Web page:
In 1985, the US Supreme Court issued the first of three key decisions interpreting the phrase “waters of the US” to define the scope of federal permitting jurisdiction under the Clean Water Act. Thirty years, three Supreme Court decisions, and one million comments later, the US Army Corps of Engineers (the Corps) and the Environmental Protection Agency (EPA) issued their new definition of “waters of the US” (or WOTUS) on June 29, 2015. Even before it could take effect, the rule was suspended nationwide creating confusion and uncertainty regarding Clean Water Act permit requirements.
When the Clean Water Act was enacted in 1972, Section 404 required permits for the discharge of dredged or fill material into “navigable waters.” The Act defined navigable waters as “waters of the US, including the territorial seas.” When the Section 404 regulations were ultimately adopted in 1984, a wide range of aquatic areas, many of which were clearly never subject to navigation, were included under the WOTUS umbrella. As a result, much of the controversy over the Section 404 program involves the long regulatory reach to require permits for activities in “waters of the U.S.” that are neither navigable nor contain water.
The tension between the regulated and the regulators over WOTUS was first addressed by the Supreme Court in United States v. Riverside Bayview Homes, Inc. In that 1985 decision, permits for the discharge of fill material into wetlands adjacent to WOTUS were upheld. In 2001, however, the Supreme Court rejected the Corps’ assertion of jurisdiction over isolated ponds in its decision in Solid Waste Agency of Northern Cook County v. US Army Corps of Engineers or SWANCC at it has come to be known. In that case, the Corps — citing the Commerce Clause — required permits to fill an old sand and gravel mine for a municipal landfill because rainwater ponded in isolated pits and migratory birds flying interstate used those pits. Clearly, ponded rainwater with no connection to a “navigable water” should not be subject to federal regulation merely because a duck landed there. While the federal agencies stopped regulating isolated waters after the SWANCC decision, the Court did allow that these “waters” could be subject to state regulation. California very quickly issued a memorandum confirming that it had the authority to require permits for isolated waters.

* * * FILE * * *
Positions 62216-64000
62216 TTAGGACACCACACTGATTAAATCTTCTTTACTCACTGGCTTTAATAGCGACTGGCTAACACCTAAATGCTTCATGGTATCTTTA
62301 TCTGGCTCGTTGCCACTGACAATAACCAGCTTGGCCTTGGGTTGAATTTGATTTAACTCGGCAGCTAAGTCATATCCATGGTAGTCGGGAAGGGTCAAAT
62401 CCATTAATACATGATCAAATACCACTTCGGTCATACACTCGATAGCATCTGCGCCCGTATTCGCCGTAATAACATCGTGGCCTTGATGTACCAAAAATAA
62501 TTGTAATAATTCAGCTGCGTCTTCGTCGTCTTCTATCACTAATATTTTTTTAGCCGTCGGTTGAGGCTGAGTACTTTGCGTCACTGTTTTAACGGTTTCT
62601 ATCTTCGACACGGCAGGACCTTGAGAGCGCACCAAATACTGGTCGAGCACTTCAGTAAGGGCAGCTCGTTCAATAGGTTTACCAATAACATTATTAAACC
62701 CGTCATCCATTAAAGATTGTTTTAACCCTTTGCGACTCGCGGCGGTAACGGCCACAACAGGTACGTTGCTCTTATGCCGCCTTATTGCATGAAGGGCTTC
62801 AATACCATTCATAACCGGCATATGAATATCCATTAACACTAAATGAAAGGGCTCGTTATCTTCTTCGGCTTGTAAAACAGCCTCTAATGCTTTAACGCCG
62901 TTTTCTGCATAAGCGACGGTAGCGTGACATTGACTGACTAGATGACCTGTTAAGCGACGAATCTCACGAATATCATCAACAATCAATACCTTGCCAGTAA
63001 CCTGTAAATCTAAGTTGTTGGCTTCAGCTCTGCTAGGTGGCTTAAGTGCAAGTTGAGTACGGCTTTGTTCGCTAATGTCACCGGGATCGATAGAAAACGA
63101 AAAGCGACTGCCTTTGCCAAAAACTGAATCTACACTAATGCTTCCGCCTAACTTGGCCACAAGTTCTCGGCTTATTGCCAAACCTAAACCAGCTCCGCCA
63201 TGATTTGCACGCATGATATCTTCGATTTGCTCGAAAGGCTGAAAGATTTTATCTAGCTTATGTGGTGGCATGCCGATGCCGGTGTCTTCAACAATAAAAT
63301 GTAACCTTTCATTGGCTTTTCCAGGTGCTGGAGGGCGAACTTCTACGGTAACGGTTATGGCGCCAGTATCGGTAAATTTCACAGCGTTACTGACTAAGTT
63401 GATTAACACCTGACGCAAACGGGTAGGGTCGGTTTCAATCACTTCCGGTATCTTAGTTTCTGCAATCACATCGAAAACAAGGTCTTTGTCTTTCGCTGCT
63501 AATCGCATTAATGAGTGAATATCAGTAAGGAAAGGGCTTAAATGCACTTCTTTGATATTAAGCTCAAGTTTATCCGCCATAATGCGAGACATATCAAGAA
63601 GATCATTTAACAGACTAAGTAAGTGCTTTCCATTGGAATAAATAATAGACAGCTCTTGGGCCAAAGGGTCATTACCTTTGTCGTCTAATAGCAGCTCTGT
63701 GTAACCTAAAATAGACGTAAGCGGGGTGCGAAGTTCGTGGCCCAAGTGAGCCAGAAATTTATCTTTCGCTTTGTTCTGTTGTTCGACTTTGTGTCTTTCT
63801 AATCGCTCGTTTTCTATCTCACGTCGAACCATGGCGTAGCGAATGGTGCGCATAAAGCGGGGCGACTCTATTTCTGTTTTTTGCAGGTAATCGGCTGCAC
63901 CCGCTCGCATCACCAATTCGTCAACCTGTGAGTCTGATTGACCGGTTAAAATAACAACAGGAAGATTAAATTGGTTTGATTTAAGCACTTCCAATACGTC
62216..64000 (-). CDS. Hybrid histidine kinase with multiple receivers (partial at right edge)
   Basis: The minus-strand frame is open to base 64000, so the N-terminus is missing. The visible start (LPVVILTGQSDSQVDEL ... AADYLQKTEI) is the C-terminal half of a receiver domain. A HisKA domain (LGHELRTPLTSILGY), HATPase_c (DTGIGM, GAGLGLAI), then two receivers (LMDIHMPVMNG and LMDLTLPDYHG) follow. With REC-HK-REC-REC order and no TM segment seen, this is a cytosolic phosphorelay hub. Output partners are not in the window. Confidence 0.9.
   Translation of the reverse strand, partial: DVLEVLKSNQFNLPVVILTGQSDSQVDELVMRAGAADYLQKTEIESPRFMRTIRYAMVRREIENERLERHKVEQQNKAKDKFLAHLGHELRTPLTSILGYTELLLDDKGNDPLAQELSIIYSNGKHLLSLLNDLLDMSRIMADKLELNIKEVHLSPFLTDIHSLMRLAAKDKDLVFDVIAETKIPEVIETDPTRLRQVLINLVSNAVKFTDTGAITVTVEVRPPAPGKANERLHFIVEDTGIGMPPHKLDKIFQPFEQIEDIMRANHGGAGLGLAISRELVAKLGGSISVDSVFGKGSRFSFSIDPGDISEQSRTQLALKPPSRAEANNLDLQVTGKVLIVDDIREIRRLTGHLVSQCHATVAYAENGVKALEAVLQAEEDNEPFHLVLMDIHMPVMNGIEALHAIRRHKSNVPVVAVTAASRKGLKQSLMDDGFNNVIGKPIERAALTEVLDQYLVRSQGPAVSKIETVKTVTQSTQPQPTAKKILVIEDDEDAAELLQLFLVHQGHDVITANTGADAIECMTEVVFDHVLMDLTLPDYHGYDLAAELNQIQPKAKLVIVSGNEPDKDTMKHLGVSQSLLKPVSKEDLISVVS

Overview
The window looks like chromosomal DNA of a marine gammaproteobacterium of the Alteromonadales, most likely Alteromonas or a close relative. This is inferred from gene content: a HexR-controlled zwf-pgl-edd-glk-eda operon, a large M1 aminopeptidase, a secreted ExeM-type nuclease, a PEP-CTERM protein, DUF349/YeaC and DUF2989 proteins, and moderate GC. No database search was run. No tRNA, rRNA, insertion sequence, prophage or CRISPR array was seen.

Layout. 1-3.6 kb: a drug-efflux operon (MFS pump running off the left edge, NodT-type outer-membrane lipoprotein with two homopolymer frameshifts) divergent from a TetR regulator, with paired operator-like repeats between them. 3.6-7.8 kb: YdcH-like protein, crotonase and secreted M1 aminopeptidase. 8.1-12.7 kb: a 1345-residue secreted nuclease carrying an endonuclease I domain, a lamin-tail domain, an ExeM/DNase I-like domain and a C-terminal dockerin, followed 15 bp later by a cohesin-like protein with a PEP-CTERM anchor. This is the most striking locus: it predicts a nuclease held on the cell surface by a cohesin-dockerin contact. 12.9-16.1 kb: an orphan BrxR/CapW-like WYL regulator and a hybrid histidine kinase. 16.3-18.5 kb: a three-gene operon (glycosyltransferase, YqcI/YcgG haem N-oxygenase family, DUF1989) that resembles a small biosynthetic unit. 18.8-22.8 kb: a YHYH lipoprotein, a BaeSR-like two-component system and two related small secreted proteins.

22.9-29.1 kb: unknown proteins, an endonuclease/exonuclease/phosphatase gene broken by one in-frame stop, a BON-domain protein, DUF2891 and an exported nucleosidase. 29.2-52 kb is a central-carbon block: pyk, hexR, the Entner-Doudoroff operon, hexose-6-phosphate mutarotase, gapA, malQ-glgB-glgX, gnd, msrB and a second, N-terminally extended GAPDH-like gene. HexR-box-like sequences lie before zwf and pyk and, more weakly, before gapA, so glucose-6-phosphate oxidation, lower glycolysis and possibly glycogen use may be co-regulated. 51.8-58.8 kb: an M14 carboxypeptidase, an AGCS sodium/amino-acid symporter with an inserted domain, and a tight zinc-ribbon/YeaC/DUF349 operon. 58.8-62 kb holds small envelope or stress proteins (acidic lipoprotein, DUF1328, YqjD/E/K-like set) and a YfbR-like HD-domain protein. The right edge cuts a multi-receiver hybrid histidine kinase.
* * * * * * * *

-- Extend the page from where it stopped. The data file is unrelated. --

SWANCC was followed in 2006 by Rapanos v. United States in which the Court, in a plurality decision, held that the Corps exceeded its authority by requiring a Section 404 permit to fill wetlands adjacent to non-navigable tributaries. In reaching its decision, several justices articulated their definitions of WOTUS ranging from Justice Stevens’ opinion fully supporting the government’s theory that any connection to a navigable water supported jurisdiction to Justice Scalia’s reliance on Webster’s Dictionary to articulate a definition that required waters to be relatively permanent and wetlands to have a continuous surface connection to navigable waters. Justice Kennedy’s plurality opinion, which described the need for non-navigable waters to have a “significant nexus” to traditional navigable waters, prevailed, and the term “significant nexus” became an integral part of the Section 404 permit process.